Sunday, August 16, 2009
This weekend I painted the portrait portion of the next piece in my "Illustrated Music" series. The series will continue to explore the idea I had for painting how I visualize the sounds in of some of my favorite songs, which was first entertained in the Bjork: Bachelorette piece I did back in 1999. Much more information on the concept behind the series can be found in that blog post.
Photoshop was used to tone down some of the shadows that showed up when I took the flash photograph. Right now this canvas is sitting in front of a fan set on full power in order to speed up the drying process. When I tried painting the colored shapes over the black and white portrait of Bjork, some of the underlying paint mixed with the song layer, which desaturated the colors a bit. Hopefully that won't happen this time when I come back to this once it has dried.
This is the third time I've worked on a piece with Thom Yorke's image, the previous two being the Weezer vs. Radiohead piece in 2002 and the graphite portrait in 1999. For this new painting, I'll be painting the sounds and shapes that come to mind for the Thom Yorke song "Analyse," off his 2006 album The Eraser. It's a very haunting and melancholy song, and so the lines and shapes for the song will reflect that when they are later painted in the vacant areas around his head and shoulders. For now though, I thought I'd post the portrait part of the piece to give some background into the next painting in the Illustrated Music series.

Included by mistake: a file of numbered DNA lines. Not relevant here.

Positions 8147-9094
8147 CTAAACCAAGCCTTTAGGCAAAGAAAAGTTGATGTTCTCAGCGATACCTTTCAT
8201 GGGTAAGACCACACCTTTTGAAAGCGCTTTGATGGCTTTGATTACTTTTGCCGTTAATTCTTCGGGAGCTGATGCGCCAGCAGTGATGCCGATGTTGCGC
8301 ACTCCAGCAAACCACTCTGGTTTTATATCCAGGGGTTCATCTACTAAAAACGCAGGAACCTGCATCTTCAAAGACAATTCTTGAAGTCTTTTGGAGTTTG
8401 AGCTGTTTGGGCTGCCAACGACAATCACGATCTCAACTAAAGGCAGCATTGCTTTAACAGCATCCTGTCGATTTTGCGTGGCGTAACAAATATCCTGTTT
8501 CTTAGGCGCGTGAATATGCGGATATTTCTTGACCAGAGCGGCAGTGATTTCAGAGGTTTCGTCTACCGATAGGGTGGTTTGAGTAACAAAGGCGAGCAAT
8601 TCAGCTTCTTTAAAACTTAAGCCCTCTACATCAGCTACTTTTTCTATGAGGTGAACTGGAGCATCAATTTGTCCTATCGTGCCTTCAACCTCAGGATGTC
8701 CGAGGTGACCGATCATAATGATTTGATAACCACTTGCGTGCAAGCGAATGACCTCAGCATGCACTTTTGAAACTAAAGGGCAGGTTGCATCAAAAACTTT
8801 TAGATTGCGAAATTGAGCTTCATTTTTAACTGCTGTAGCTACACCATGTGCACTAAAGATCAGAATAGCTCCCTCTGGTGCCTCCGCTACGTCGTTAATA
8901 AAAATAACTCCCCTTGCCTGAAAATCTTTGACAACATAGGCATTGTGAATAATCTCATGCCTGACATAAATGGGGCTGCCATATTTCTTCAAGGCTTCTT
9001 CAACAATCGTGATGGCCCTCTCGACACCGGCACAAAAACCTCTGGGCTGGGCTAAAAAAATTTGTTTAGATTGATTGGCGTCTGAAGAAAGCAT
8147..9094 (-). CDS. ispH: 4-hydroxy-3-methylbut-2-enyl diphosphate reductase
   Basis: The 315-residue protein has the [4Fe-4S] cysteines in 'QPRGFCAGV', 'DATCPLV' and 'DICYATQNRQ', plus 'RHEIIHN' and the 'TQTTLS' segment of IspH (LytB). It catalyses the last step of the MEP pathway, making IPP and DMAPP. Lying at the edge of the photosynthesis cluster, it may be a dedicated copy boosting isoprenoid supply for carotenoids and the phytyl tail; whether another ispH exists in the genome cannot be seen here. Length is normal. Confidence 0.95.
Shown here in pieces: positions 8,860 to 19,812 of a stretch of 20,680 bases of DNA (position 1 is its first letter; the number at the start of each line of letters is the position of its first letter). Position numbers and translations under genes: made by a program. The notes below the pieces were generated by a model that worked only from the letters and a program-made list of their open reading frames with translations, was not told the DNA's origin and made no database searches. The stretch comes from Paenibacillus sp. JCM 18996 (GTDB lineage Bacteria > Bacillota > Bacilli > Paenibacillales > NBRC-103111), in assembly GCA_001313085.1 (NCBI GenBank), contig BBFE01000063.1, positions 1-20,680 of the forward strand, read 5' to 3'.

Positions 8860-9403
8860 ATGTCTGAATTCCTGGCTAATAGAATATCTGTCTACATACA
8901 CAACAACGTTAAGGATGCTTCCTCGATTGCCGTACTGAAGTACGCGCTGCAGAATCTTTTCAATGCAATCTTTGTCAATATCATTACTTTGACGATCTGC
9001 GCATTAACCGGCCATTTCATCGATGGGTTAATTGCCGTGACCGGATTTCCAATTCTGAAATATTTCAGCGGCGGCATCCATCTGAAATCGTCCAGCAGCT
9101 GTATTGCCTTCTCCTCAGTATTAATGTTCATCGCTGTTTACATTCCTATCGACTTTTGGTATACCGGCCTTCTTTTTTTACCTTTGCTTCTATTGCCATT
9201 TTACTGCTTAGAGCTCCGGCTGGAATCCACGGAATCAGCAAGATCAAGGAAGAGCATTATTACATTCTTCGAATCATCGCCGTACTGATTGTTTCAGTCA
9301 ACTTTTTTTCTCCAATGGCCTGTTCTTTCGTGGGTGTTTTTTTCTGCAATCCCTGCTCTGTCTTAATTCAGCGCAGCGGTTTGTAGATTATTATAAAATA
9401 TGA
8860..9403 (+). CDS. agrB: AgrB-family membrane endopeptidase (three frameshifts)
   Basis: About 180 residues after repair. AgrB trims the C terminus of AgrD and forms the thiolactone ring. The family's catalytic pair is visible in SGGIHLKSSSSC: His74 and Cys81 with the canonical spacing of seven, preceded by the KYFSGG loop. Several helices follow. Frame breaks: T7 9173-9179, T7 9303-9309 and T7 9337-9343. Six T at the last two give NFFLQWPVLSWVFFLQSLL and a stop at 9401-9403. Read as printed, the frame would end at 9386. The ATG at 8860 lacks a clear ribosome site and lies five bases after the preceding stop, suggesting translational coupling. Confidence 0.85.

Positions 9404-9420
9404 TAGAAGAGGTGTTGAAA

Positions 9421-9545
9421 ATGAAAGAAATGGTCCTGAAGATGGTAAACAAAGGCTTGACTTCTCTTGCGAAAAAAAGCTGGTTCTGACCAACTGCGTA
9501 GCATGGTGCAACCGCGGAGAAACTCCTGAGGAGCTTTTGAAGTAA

I'll be painting The Eraser's LP version of "Analyse." The song starts at 4:55 in the video below:
Friday, August 7, 2009
Albert Camus. 2005 (touched up 2009). Graphite on paper with Digital Touchup. 7"x8.5"
One of my wife's favorite writers is existential philosopher Albert Camus. I drew the cover of her copy of Notebooks and touched it up in Photoshop. Normally I just draw and scan, but lately I like to add some selective gaussian blurring, and for this I also copied/pasted/rubberstamped certain areas to get his overall proportions a bit closer to the cover of the book (like pushing the volume of his hair more and matching the tones of his face better). Here's the original picture so you can judge for yourself: